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Judging the Bible (A continuation in Basics)

Updated: May 9, 2022

God forbid: yea, let God be true, but every man a liar; as it is written, That thou mightest be justified in thy sayings, and mightest overcome when thou art judged, Romans 3:4.

To judge the bible is to judge God. I have judged the bible and through doing so I have judged God. I have found him to be holy. I have found him to be trustworthy. I have found him to be good and his laws to be just. Not everyone who picks up a bible sees him that way. When I first introduce someone to the bible, I am ready for a number of reactions. Some people are moved by something in the Proverbs, and some are charmed by reading stories that they have heard about in their lives but never read. A significant number of them find the God of the Old Testament to be blood thirsty and abhorrent.

One of the problems with a King James Bible when seen through the eyes of the world is that it so eloquently and accurately describes the holy and just slaughter of entire populations. We condemn men who do such today. It is good to prepare a new reader to enter into an entirely different world. We live in a world where communication can be had instantly at any distance. In our world justice and protection can be had by making a simple phone call.

Miscreants can be held behind bars and humanely fed and sheltered while society ponders their fate. Personal safety and the protection of property are a national goal and reasonably provided for in most locales. When murders, theft or rape do happen, there is a reasonably good system to use modern forensics, swift communication and a continent wide government to apprehend the culprit and to protect people from him.

Imagine now that we had none of that. Imagine a time when a family man must carry a weapon on his person and be ready at any time to defend his family's life, honor or property. In William Forstchen's realistic novel, One Second After, he describes life in Western North Carolina after an EMT attack over the United States destroyed all electrical infrastructure including car engines built since the 1970's that rely on computers. Suddenly, the national government lost all contact with the country. No phone systems worked. There was no internet. There was no mass transportation.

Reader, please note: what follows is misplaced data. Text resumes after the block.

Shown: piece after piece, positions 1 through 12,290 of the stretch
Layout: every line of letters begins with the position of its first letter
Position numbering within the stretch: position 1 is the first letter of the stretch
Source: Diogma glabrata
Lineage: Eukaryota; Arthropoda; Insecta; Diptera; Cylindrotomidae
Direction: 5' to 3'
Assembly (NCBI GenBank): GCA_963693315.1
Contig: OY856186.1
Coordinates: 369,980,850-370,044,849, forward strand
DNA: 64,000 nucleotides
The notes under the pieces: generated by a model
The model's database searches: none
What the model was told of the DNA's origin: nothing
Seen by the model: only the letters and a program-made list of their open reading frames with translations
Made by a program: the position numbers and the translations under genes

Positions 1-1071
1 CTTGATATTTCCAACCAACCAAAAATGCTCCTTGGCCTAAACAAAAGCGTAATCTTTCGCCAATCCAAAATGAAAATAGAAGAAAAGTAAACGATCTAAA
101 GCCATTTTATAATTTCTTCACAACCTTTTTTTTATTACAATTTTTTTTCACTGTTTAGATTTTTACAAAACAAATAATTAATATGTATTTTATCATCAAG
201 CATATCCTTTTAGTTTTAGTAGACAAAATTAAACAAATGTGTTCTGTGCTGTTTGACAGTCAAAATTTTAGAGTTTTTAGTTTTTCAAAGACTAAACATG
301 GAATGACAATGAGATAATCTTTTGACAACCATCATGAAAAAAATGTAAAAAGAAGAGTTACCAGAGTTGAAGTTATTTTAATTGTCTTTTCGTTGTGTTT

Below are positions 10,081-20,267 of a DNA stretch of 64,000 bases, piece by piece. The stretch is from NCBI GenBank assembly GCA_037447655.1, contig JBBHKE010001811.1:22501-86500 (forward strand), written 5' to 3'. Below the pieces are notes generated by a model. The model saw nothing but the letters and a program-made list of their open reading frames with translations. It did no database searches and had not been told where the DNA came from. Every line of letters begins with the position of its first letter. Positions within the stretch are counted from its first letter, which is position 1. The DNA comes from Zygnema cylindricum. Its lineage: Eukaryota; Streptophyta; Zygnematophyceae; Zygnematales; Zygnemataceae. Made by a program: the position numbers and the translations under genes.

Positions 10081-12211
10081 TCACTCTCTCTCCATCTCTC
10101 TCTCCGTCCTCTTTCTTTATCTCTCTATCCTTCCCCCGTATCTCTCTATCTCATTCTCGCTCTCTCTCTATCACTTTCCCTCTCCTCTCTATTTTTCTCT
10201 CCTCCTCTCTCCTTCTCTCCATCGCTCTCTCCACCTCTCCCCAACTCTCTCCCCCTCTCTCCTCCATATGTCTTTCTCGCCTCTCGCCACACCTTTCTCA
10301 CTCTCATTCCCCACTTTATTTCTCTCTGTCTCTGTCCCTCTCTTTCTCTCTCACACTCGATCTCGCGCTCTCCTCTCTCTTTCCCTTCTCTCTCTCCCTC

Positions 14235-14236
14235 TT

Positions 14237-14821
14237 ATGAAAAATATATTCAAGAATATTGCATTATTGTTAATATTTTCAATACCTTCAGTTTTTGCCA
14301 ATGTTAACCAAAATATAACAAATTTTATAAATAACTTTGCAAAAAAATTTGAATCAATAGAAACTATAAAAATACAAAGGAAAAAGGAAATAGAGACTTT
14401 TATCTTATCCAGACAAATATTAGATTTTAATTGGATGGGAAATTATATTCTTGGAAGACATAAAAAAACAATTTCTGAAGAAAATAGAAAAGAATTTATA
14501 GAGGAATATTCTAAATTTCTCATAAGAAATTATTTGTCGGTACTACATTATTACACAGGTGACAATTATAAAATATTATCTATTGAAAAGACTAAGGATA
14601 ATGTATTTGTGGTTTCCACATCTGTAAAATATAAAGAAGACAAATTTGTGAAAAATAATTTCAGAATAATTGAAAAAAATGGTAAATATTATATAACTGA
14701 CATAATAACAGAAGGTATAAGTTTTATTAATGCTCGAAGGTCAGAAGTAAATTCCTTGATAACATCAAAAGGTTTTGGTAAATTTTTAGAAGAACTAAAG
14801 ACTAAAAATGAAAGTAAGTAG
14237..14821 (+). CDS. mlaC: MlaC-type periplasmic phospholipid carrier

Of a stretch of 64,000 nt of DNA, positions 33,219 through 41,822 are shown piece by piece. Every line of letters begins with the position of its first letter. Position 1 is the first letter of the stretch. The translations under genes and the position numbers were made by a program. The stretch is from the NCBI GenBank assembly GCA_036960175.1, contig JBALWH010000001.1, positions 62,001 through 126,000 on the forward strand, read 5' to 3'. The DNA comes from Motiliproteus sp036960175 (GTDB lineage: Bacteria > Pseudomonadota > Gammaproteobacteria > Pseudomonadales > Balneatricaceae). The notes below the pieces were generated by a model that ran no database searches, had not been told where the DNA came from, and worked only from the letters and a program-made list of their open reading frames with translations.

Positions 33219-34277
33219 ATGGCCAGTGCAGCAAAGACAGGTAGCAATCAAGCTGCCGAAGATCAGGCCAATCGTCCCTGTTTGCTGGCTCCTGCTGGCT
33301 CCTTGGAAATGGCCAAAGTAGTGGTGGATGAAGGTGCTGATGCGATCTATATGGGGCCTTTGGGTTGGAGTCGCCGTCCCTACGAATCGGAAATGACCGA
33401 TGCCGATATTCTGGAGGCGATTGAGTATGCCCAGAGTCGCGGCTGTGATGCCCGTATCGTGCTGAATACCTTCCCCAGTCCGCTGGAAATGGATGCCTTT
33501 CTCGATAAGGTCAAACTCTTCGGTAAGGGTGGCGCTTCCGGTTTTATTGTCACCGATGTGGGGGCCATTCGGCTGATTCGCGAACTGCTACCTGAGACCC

Each and every community was stranded on its own with only such food as was stored or could be grown or hunted. Very quickly, people who relied on pharmaceuticals perished. Very quickly those without adequate food sought to take some from those who had much. Communities found themselves forming militias on the same level that they now form volunteer fire departments. A person who attacked an isolated home and killed the family after having raped the women and stolen their provisions would probably get clean away. When small groups of ruffians gathered together, the only recourse was to violently subdue them.

In real life I know of a small town magistrate who once had a drunk trouble maker shout into his house that he wanted revenge for what happened in court. The magistrate who is no stranger to fire arms called the police who quickly rounded the man up and deposited him behind bars for further reckoning. Imagine that magistrate's choices in a world without telephones and without fire arms. His only choice would have been to have met that man in open combat in his driveway or to have secured his home like a stockade.

How many people have the moral fiber to make the kind of decisions necessary to live in such a world? When should a man be given a second chance? When should a man be executed because he is prone to violence when loose? Forget jails. A small community capable of building a jail would quickly be overcome with the burden of keeping it humane and of feeding their prisoners. When I lived in Greece in the 1970s a prisoner did not expect the prison to feed him. If his family would not, he had to submit to be sodomized to stay alive and be fed.

Prisons in small isolated communities struggling against nature to feed their own are almost always vile. John Wesley discovered prisoners in small English jails who desired death over another year in their tiny cells. The England of John Wesley was far advanced in technology and education above the communities of 3000 BC. History is rich with the tales of inadequate prisons that primitive people constructed for their prisoners. The Black Hole of Calcutta is just one such tale.